In my book “Lost Angel Walkabout,” the chapter, “Falling in the Footsteps of John Muir,” relates the scariest situation I’ve experienced in my travels. I tripped and fell on a splintered log that broke two ribs in the heart of the High Sierras at about 10,000 feet surrounded by even taller granite spires that blocked cell phone transmissions. The total medical arsenal of my guides consisted of one sleeping tablet. My young, inexperienced guides asked me what I wanted them to do! I told them I could not ride or walk five hours from the campsite to a hospital, and scribbled authorization for a helicopter on a paper bag.
I do want to thank my wrangler guides. These young men saved my life. One of them rode five hours at night on a rocky downhill run to get to a phone to call for a helicopter. The other stayed with me for the next 14 hours until the helicopter circling overhead could find a place to land. It was not their fault that the outfitter had not trained them and prepared them for what was my closest call.
DO YOUR HOMEWORK
Not All Outfitters Are Created Equal!
When considering an outdoor adventure with an outfitter, do your research and ask questions before putting your life in their hands.
Do your guides have basic medical training? There are safety courses that good guides take to prepare themselves for injuries in locations where help is not close at hand. Get a little medical training, at least First Aid and CPR, and carry a basic emergency kit yourself! You can’t always rely on others and you may be called on to help someone else.
Do they employ local guides with an intimate knowledge of the terrain? The young wranglers on my High Sierra horse pack trip were from British Columbia and had never taken a group out before. This was the spring thaw run on a trail they were riding for the first time. While they were experienced wranglers and good horsemen, they were total strangers to the qualifications of good guides responsible for the wellbeing of a group.
Ask what organizations they are affiliated with, such as the United States Tour Operators Association. Research the outfitter before committing. Google is your friend here. Get a list of outfitters that run the same trip and compare. “The biggest issue with bad trips is a lack of complete information on the part of the consumer before the trip begins,” says Chris Doyle of the Adventure Travel Trade Association.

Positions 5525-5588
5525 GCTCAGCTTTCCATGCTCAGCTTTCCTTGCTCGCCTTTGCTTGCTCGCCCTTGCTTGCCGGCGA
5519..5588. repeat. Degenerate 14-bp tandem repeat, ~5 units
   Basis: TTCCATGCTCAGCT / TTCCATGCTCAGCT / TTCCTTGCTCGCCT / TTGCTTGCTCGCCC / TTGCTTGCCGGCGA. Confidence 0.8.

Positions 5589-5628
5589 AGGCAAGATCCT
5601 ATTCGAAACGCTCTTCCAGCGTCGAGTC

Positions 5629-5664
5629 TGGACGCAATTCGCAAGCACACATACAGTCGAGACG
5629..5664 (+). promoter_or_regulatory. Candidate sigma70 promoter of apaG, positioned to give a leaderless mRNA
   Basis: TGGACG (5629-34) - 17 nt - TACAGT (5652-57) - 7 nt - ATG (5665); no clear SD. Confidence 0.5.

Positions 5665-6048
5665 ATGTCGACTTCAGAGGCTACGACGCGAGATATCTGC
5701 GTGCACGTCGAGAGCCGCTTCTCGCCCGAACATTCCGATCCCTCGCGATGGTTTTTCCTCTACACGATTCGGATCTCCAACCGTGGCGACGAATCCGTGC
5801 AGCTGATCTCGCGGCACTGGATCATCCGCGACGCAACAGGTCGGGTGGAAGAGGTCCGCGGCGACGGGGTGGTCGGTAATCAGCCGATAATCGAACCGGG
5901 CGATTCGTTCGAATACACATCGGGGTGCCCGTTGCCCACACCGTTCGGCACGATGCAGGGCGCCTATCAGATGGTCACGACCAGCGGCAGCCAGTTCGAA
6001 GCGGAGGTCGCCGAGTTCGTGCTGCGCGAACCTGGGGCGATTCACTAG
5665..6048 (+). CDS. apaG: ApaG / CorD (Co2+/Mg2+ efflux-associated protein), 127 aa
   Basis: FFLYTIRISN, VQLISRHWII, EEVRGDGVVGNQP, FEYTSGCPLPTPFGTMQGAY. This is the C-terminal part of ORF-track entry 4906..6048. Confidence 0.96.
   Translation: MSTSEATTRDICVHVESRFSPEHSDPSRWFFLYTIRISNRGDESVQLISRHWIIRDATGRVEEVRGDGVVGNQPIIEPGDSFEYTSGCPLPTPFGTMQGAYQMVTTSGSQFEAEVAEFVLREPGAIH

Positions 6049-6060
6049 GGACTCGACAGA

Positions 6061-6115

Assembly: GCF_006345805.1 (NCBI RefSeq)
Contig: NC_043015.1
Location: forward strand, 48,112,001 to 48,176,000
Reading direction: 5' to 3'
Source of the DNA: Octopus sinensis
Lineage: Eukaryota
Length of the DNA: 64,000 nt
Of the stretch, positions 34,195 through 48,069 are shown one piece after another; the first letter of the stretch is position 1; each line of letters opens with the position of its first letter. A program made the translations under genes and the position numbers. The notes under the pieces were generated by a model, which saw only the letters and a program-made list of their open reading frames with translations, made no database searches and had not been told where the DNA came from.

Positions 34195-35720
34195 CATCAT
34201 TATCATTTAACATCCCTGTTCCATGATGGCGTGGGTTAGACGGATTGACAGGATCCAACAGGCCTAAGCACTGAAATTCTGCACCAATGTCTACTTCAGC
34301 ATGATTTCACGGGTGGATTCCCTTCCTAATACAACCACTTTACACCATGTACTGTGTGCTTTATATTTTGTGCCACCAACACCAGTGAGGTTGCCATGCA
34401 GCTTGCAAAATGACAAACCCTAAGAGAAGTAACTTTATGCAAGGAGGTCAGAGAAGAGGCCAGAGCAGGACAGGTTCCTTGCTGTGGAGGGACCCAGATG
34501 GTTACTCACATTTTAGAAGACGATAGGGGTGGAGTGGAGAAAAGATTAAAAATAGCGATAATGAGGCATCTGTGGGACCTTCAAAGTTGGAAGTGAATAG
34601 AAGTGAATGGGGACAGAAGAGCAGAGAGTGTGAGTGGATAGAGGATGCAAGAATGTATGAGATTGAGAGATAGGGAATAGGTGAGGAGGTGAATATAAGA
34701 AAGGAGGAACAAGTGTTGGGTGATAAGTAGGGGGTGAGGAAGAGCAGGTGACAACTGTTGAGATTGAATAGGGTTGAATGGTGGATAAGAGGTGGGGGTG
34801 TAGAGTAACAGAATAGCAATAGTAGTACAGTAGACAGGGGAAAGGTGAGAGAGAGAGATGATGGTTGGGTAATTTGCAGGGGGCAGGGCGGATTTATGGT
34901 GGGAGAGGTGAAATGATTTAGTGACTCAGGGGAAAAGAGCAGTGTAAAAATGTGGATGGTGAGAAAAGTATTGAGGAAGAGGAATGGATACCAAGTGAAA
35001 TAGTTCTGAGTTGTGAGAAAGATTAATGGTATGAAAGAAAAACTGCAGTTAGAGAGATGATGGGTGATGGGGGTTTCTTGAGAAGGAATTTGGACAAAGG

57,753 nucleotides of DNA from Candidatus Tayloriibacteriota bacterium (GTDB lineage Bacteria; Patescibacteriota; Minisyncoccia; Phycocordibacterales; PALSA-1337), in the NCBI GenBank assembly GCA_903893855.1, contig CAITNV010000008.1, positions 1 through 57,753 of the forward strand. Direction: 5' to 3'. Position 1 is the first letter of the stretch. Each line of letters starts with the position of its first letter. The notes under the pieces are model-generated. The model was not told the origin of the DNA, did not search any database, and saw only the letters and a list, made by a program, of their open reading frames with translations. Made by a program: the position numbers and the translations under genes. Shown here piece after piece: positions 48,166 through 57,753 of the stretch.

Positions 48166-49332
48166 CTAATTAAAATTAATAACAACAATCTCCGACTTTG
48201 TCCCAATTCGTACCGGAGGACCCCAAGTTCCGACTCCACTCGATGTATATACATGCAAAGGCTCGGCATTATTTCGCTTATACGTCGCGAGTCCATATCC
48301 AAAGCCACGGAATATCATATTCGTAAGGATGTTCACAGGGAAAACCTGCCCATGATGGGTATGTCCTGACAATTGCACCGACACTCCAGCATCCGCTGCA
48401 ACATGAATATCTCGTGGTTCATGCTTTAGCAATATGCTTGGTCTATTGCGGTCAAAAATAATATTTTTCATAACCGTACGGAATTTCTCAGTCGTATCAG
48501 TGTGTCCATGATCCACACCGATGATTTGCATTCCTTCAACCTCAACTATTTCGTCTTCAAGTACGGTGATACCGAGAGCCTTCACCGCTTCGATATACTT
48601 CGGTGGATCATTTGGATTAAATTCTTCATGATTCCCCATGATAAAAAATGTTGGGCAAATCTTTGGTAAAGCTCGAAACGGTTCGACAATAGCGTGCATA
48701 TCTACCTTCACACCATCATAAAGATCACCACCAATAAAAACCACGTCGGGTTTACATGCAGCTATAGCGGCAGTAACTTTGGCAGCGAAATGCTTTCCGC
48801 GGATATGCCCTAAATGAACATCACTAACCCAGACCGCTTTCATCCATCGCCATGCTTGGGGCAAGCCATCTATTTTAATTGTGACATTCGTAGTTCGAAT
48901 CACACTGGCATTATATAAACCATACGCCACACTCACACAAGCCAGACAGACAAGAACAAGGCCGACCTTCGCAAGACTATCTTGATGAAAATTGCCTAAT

Ask the outfitter basic questions. Be specific about what it is you hope to get from the trip. If their answers are vague, be cautious.
- What is the guest-to-guide ratio? Be certain there will be help if you need it.
- How long have you been in business? An established company will have tested their offerings and have experienced guides.
- What will the weather be like?
- What gear should you bring?
- What is the terrain like?
- Will you be entering high altitudes?
What are the demographics of the riders and their level of experience? Be careful about getting in over your head. Sometimes outfitters will tell you anyone can take their trip, but the fact is you need special training to be safe on the trip. Horse companies, in particular, often take out novices with absolutely no experience who are not wearing the right clothing for the outing. This is extremely dangerous for you and for them. Inquiring about demographics applies to any sport; river rafting, kayaking, hiking, etc.
Does the company arrange for emergency travel insurance? If not, you need to do it yourself. I get emergency medical evacuation insurance (under $50) whether the trip is domestic or international. It is quite costly to get air-lifted out of remote terrain and the outfitter does not pay for this. I use Travel Guard, one of about a half-dozen companies.
Part of your homework should be looking at peer reviews. Sites like Tripatini.com, Gorp.com and Away.com, even Facebook; all have responses from people who may have taken the same trip. The outfitter will usually have testimonials posted on their site and National Geographic Adventure magazine publishes a list of good companies annually.
A Final Note: I have a personal bias for using companies that respect nature and leave no trace behind, who care about the environment and the people who there. They contribute to local economies by staying at locally owned lodges and employing local guides.
By Linda Ballou
Adventure-travel writer, Linda Ballou, has a host of travel articles and information about her books at: LindaBallouAuthor.com; and a blog: LindaBallouTalkingtoyou.com, where you can receive updates on her books and travel destinations.